Published March 23, 2023

Bowdoin students attend global gathering of women in computing

On September 20th, 2022, twenty members of the Bowdoin computer science community traversed the East Coast to arrive in Orlando, Florida. There, they joined the ranks of thousands at the world’s largest assembly of women technologists: the Grace Hopper Celebration of Women in Computing.

The Bowdoin contingency, which included eighteen student members of the Bowdoin Women in Computer Science (BWiCS) club and two professors, spent the next three days in a space dedicated to the celebration and furtherment of women in technology-related fields.

The Grace Hopper Celebration (GHC) was established in 1994 to honor the legacy of pioneering mathematician and computer scientist, the late Rear Admiral Grace Hopper. This year was the first in the conference’s history to be offered in hybrid format, after both the 2020 and 2021 conferences were held entirely online due to the COVID-19 pandemic.

Students who had attended GHC virtually in previous years emphasized the value of attending the conference in-person. The ability to “speak directly to so many women from all different backgrounds and of all different ages in tech” is the essence of the GHC experience, noted one student.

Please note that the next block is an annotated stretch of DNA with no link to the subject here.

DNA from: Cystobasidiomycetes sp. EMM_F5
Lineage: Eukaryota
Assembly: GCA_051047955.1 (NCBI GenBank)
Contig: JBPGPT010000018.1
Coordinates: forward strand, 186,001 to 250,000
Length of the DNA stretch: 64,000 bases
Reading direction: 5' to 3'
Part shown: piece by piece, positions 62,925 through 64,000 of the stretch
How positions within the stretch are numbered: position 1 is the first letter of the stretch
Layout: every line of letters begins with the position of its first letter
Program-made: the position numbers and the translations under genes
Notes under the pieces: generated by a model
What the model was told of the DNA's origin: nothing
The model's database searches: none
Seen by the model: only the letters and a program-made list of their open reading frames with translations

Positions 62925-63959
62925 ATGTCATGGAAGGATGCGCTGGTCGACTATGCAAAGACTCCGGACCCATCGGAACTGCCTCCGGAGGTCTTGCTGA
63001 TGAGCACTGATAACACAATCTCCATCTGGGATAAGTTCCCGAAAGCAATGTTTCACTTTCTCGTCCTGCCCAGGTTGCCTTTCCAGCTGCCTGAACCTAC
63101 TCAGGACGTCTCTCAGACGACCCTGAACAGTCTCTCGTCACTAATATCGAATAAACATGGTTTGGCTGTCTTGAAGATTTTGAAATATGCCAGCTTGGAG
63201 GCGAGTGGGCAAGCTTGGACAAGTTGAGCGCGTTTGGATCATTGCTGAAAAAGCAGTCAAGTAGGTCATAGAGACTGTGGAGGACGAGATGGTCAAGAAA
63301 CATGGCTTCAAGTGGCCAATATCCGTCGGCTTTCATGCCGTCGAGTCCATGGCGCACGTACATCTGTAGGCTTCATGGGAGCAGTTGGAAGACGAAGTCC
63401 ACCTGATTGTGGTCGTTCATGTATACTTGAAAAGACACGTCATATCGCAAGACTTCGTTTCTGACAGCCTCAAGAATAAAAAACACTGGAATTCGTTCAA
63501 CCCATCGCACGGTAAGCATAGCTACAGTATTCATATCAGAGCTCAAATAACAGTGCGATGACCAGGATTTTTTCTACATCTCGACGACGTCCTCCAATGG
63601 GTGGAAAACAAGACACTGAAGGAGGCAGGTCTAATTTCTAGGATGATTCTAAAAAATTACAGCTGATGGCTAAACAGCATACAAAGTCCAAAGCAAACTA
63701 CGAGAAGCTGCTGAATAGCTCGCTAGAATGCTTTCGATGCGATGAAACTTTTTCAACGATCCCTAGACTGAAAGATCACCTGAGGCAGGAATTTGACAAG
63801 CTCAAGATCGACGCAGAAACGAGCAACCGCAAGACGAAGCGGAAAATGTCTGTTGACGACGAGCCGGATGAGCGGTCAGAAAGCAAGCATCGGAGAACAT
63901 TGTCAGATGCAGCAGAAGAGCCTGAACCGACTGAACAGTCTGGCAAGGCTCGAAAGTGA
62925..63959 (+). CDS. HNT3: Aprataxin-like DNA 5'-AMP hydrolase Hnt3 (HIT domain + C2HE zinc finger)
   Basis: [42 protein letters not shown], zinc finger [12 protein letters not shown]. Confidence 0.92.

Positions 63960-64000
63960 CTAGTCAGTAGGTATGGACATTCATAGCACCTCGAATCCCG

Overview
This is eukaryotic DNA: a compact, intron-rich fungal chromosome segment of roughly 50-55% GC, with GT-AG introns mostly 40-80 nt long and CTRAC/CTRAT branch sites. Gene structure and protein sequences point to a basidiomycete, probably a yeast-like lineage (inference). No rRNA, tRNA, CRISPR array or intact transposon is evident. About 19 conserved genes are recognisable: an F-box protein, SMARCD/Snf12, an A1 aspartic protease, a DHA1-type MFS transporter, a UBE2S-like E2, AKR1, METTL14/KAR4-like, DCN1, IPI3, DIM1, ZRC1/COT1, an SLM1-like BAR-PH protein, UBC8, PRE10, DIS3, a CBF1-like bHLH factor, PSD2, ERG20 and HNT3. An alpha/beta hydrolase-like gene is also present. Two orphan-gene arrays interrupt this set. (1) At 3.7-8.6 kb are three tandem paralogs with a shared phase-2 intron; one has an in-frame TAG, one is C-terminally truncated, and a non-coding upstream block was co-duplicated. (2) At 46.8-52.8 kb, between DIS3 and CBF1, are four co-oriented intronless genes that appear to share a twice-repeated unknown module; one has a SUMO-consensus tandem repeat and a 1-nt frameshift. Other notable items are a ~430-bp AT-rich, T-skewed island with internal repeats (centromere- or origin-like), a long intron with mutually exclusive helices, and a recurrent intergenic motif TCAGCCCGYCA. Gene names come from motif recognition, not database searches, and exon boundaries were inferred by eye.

Another student explained that attending in-person fostered a greater sense of community because she “was able to connect with people in unexpected places (on the shuttle or just walking around).” It was these interactions that students found to be the most meaningful parts of the trip.

Bowdoin’s presence at the conference was made possible through funding from the Office of the Dean of Academic Affairs as well as a generous Kuriyan travel grant, which together paid for attendee’s travel expenses, hotel stays, admission to the conference, and meals throughout. Students expressed deep gratitude for the ability to attend, which one described as “priceless.”

 After a three-day whirlwind of workshops, lectures, networking events, and 1-on-1 meetings with company representatives, students returned to campus three days later with some important takeaways.

“Overall, I left Grace Hopper feeling a stronger sense of belonging, more experienced, and more confident,” said one student. Other students discovered new career pathways and interests at Grace Hopper, which “expanded [their] impression of what is possible.”

Groggily unloading luggage in the middle of the night on the final day, students all agreed: GHC was worth the trip. In the future, it is the students’ hope that “every female/nonbinary student is somehow able to attend,” with many already looking forward to next year’s conference.